- manoeuvring around a shop I have not been in before and avoiding the racks while keeping the cane tight in one hand, the other loose to stray over fabrics to give me some sort of clue as to what I am ‘looking’ for
- main disadvantage is in not being able to see the size and price on tags, colour of garment
- must be very careful that the clothing I am feeling is on a mannequin and not the clothing of another shopper!
- have no idea where the ‘specials’ rack is unless I ask for assistance
- indoor shopping centres are a nightmare to navigate through especially as there is a bombardment of clashing sound coming from all quarters that hinders my hearing and can be very stressful (so I tend to shop in places that I know or are on a street front)
- a fashion item that is hard to choose on my own are sunglasses. Often whoever is with me will pick the style they like and then when I wear them, my family will comment “who helped you to buy those sunglasses?” which means – they wouldn’t have chosen them for me so needless to say, I have a few dead pairs in my drawer.
How important to you are the perceptions of others of you fashion wise?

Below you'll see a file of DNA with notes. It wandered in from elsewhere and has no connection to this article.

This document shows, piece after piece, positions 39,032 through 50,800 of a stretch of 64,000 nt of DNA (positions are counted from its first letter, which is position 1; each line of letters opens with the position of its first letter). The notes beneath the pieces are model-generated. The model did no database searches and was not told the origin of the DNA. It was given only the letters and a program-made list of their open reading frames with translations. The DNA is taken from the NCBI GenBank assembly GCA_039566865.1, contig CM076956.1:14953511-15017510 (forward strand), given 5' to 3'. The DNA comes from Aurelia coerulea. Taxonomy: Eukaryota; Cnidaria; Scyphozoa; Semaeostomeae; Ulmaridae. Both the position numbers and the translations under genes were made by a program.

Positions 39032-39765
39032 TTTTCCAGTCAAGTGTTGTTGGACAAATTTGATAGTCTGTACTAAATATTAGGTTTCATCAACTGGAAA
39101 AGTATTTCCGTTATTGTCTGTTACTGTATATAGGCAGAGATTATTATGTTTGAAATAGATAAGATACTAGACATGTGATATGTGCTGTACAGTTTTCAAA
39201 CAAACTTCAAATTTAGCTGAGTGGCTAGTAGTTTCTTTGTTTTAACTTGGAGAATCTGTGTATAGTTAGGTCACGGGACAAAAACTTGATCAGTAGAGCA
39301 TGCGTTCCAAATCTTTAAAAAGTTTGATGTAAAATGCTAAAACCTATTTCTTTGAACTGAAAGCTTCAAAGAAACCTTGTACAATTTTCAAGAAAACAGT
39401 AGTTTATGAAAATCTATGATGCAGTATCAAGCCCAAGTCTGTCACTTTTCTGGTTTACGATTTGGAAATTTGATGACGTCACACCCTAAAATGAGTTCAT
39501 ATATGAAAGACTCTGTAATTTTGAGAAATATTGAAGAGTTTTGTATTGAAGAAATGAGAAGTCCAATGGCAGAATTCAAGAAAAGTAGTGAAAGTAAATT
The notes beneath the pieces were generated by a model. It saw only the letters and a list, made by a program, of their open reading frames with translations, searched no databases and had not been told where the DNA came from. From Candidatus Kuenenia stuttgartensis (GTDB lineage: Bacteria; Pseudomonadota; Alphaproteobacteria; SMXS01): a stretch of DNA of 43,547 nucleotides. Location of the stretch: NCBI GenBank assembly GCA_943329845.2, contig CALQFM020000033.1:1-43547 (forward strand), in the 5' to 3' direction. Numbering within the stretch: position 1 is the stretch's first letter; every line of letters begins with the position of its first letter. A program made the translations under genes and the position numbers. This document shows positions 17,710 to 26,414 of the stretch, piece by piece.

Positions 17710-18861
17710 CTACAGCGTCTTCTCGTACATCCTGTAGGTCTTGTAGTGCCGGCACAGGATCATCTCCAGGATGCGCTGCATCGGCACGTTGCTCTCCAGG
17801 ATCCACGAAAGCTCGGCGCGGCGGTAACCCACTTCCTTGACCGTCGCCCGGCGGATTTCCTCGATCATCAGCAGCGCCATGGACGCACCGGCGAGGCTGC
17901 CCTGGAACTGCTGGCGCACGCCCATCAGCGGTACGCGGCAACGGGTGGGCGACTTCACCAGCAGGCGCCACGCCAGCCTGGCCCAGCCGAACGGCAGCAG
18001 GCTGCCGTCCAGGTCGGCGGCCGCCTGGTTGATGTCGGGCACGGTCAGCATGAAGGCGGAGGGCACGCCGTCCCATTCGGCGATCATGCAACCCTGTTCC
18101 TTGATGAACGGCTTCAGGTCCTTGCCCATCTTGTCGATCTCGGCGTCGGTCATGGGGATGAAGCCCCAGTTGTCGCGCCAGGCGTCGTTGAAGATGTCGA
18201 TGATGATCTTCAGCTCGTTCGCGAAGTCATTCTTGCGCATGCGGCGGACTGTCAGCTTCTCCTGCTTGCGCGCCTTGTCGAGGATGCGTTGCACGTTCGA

I like to demonstrate that blind or vision-impaired women can enjoy being colour co-ordinated, wear smart and trendy gear with high heels and enjoy fashion just as much as our sighted friends do. People are often surprised to see me turn up at a function with matching jewellery, fashionable dress with lovely bag and jacket and I am surprised by their reaction – why wouldn’t a vision-impaired woman be dressed well?
I also have a passion for smelling fragrances at perfume counters and put my nose to the test to pinpoint individual scent molecules from cleverly concocted blends. The art of wearing fragrance – mmm, that’s another story…
If you want to be bold and beautiful, you can – let Stephanae (Steph) McCoy, the Blind Style Blogger show you how to strut your stuff at:
Bold Blind Beauty: Style Concepts for the Visually Impaired
AND, in the UK, Emily Davison speaks the language of fashion That Comes From the Heart and Soul at
Fashioneyesta: Bridging the Gap between Fashion and Sight
Copyright © Maribel Steel 2014
“Style is a way to say who you are without having to speak.” ~Rachel Zoe